the way

I’m about halfway finished eating my supper, a quickly thrown together affair composed of a slice of bread, a Dr. Praeger’s veggie burger, a few leaves of romaine, some sautéed shitake mushrooms and a small Persian cucumber sliced into ribbons. The oven broiled veggie burger is placed on top of the toasted bread and lathered with a liberal smear of leftover homemade peanut sauce. The mushrooms are sprinkled on top, next the lettuce and cucumbers, and the last bit of the peanut sauce poured over the whole assemblage. There is no way to eat this except with a fork and knife. After a few bites I finally notice how satisfying this meal is, how slowly I am eating, and how delicious it is!  Cutting the rest of it up in the way a mother does for her child so that there are equal size pieces of everything to fork, I finally look down to admire what is left…


Conscious of the unusual way of eating this, I consider that the whole thing could have been picked up with fingers and eaten like a sandwich. Or I could have worked my way through the layers one at a time. Would I be appreciating the crunchiness of the toast even where it has soaked in the sauce at the edges the same way? Would I notice how the savory mushrooms became chewy in the sautéing if I was eating them just by themselves? Would the crisp refreshing lettuce and cucumber be as satisfying? Would I be able to discern that just the right amount of sauce was added to enhance each distinct flavor and texture rather than blending them all together?

This meal is paired with a glass of my new favorite red wine called ‘The Other’. The label is clever. It tells me the wine is a perfectly blended combination of ‘this’ – 50% cabernet sauvignon, ‘that’ – 40% merlot and ‘the other’ -10% syrah. Then there is the provocative drawing on the label…


I notice the way in which I am experiencing this image. What I see first is a naked woman viewed from behind. Next I see a woman sitting in virasana (a seated yoga pose), with arms stretched up overhead. I then notice the flow of energy running through the curve of the womans spine. I finally register that the curve is not a typical one, that in fact it might suggest scoliosis or an abnormality in the natural, neutral curves of what is considered a typical spine. Why this particular image, drawn this particular way, is gracing the bottle of this wonderful wine is simply a mystery.

It’s now the next morning, humid and overcast after heavy rains. I can feel the damp heaviness already pulling on my clothes as Nora and I approach the opening to the trail. Walking slowly through the still air while swatting at the persistent flies and mosquitoes that hover in moisture,I begin to think about the way of perceiving that can change a belief. I can’t shake the image of that undulating spine on the bottle, and don’t want to accept that the image is simply a form of branding, a clever marketing ploy to suggest seduction and trigger desire. I feel anger under the resistance. The feeling of being exploited. Why an image of a naked woman? Why not a naked man? Now there is resistance to accepting the anger. And so on….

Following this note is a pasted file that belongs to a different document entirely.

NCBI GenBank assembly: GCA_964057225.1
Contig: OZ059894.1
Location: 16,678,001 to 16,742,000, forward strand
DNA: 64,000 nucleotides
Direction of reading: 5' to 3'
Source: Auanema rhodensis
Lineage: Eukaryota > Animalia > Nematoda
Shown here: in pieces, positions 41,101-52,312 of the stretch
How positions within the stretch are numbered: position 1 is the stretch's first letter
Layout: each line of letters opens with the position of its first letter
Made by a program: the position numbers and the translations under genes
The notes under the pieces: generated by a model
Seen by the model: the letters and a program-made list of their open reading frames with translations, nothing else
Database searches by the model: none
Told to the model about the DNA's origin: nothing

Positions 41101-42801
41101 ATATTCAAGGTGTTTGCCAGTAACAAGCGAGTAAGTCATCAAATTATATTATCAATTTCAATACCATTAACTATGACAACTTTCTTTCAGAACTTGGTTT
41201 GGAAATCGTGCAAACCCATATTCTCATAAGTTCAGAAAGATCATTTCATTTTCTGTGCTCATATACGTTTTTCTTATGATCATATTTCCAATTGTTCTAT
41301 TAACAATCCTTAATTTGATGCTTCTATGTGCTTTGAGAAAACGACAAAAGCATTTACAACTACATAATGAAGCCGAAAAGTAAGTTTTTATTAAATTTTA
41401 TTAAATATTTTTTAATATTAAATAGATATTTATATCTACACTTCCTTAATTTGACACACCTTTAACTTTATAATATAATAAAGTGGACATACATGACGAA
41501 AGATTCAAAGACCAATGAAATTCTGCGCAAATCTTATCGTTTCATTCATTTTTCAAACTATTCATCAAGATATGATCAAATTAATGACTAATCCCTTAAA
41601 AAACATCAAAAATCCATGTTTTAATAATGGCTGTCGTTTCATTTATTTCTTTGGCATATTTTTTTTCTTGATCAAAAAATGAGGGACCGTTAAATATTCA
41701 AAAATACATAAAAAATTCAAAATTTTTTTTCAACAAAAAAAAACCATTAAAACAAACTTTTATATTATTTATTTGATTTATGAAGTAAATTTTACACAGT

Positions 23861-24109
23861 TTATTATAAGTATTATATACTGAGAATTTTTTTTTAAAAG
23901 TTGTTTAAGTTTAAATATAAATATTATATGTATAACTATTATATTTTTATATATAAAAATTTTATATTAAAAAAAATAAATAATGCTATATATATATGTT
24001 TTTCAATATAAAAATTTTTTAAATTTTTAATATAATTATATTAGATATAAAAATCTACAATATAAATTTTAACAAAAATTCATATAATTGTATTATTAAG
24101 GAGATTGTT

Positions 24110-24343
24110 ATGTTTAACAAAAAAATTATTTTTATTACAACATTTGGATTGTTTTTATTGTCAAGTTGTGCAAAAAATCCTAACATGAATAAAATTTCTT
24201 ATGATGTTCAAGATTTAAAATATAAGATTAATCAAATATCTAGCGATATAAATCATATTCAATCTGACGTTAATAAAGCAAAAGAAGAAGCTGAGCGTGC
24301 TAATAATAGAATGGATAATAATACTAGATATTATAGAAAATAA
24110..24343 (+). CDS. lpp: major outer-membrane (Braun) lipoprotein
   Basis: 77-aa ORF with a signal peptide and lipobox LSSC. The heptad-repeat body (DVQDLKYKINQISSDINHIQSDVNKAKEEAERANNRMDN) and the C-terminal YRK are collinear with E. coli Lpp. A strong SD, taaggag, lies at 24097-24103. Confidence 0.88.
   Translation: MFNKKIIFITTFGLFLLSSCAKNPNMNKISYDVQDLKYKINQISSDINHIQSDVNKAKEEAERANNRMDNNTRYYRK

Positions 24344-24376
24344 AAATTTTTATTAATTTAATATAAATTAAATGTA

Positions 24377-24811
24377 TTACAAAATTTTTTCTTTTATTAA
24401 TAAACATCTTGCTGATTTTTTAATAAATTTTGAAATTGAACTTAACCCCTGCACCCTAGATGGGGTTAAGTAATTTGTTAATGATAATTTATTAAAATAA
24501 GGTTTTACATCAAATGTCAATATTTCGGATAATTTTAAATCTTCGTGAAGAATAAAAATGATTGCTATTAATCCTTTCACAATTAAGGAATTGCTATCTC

Walking along in this bubble of resistance I am acutely aware of the annoying buzz of insects that seemingly want to get inside my head. So I try to divert my attention to the trees that are with me this morning. All tall with firm straight spines. As if challenged now to consider how or why a tree might grow in a different way, I begin to look for any tree with a curved trunk. Clearly it is not typical. For the entire length of the next five minutes I only see the undisputed vertical reach of trees firmly rooted in the earth. And just as I consider that it may not be possible for a tree to grow with a curve in its spine, this beauty comes into view…


She is standing alone in a clearing on the path. It is such a surprise to see her vulnerability and strength so plain for all to see. I imagine that something presented a challenge to her way.  Her growth simply changed direction but she didn’t let this stop her from seeking that place that all trees aspire to.

Okay, I realize my thoughts have run a bit amuck here. Does the growth of this tree really have anything to do with an image of a naked woman on a wine bottle or the way in which one eats a meal?

Heading down the trail back to the beginning of the loop, I’m walking faster than I normally do, anxious to get away from the relentless bugs still nipping at my ears. And then the shift finally comes. I think of the way I have always regarded these buzzing insects with disdain, annoyance, and resistance. What if I didn’t experience them this way? What if I just relax and let them be, let me be? And poof, just like that, the buzzing stops. My entire field of vision changes.  Resistance is gone and I can finally enjoy the gorgeous moment of dark wet tree trunks dancing in the morning green the way it is after a heavy rain.


3 thoughts on “the way

  1. Lovely piece. I’m siting on my front porch on a cool summer night and enjoyed reading this. My mother had scoliosis and she would have agreed w you!


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